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Impact of Inert Mass Fraction on Explosible Dusts
Published by the American Society of Agricultural and Biological Engineers, St. Joseph, Michigan www.asabe.orgCitation: Transactions of the ASABE. 57(1): 13-19. (doi: 10.13031/trans.57.10366) @2014
Authors: Balaji Ganesan, Calvin B. Parnell Jr., Russell O. McGee
Keywords: Cotton gin dust, Deflagration, Diluent dust, Dust explosion, Energy content, Explosible dust, Inert mass fraction, Minimum explosible concentration, Particle distance, Particle size distribution, Primary explosion, Secondary explosion.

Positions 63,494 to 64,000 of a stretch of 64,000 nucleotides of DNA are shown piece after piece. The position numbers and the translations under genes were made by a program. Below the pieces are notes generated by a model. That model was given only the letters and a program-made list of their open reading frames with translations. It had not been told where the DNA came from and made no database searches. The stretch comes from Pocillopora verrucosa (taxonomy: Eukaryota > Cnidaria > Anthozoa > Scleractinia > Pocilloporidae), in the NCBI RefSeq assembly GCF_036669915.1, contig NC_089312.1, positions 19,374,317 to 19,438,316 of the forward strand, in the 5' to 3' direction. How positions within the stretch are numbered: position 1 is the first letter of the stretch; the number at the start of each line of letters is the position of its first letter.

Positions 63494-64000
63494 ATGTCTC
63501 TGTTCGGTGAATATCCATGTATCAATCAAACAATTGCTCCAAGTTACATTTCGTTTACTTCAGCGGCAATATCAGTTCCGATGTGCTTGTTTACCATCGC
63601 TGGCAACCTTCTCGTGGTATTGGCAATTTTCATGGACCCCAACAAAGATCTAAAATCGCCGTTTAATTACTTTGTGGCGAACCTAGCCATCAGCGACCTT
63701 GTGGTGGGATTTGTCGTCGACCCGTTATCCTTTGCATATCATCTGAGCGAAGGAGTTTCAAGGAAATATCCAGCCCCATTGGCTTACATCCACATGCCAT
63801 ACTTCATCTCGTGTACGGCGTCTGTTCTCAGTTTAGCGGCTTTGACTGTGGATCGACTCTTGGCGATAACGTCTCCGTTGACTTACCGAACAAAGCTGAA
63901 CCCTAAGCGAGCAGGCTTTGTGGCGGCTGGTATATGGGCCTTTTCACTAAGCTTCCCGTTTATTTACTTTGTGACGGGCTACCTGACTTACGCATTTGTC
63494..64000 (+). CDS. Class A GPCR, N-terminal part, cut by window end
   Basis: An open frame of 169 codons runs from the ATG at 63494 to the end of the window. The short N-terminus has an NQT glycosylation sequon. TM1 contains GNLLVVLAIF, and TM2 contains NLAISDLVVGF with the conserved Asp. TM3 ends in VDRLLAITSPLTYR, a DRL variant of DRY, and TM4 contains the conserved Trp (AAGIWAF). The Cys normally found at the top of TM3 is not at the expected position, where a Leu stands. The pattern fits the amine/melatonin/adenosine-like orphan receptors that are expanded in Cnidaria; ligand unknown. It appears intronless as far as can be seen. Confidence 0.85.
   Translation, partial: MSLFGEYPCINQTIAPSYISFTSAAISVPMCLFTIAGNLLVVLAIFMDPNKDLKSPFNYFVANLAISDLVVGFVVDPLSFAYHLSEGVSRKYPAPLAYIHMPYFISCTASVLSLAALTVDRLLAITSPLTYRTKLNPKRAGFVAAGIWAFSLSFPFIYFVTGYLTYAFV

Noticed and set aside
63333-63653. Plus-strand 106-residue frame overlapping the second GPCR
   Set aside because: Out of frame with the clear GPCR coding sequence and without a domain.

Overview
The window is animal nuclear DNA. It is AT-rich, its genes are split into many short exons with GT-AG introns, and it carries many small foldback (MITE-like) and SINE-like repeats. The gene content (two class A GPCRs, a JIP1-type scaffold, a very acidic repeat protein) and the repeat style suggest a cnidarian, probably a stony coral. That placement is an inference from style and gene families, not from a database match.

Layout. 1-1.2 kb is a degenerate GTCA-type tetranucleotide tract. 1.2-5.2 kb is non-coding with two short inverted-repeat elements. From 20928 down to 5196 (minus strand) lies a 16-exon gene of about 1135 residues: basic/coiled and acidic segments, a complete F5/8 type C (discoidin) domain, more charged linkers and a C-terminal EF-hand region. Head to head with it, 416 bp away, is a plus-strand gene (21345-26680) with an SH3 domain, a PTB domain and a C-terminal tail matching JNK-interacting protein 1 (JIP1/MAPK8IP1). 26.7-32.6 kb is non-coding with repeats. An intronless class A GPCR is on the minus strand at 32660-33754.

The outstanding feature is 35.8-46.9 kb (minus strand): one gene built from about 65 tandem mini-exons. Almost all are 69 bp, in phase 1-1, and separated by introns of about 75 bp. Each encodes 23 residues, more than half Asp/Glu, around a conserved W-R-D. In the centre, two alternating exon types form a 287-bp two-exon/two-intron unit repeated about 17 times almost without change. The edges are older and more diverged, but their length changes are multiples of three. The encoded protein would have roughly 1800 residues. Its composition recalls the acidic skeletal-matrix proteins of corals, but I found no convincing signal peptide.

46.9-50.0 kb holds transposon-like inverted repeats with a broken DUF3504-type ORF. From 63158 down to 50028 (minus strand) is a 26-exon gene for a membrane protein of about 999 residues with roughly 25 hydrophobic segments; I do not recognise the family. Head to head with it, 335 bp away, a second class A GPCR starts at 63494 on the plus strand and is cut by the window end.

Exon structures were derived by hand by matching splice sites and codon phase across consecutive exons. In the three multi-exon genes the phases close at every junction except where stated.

Dust characteristics, such as ash content (inert mass fraction), energy content, particle size distribution (PSD), and particle density, affect the minimum explosible concentration (MEC) of a dust. The hypothesis tested in this study is that, at a specific dust concentration, the combustible particles must be closer than a certain maximum separation distance for a flame to propagate from one burning particle to another. The particle distance was determined using mass median diameter (MMD) and particle density, assuming uniform dispersion and that all the particles were of the same size as MMD. Explosible dusts were mixed with fuller’s earth, an inert dust, to determine the percentage of inert dust required to prevent a deflagration in the Center for Agricultural Air Quality Engineering and Science (CAAQES) chamber. It was assumed that the addition of an inert dust to an explosible dust increases the distance between the volatile particles, inhibiting flame propagation. Explosibility tests were also conducted using the CAAQES chamber to demonstrate that the inert mass fraction (ash content) affects the MECs of corn starch and sugar. Additionally, a theoretical approach was developed to determine the percentage of inert dust required to prevent a deflagration based on particle distances. It was concluded that dust containing a minimum inert mass fraction of approximately 50% will not be capable of a deflagration, and a higher inert mass fraction will increase the MEC of a dust by inhibiting flame propagation.(Download PDF) (Export to EndNotes)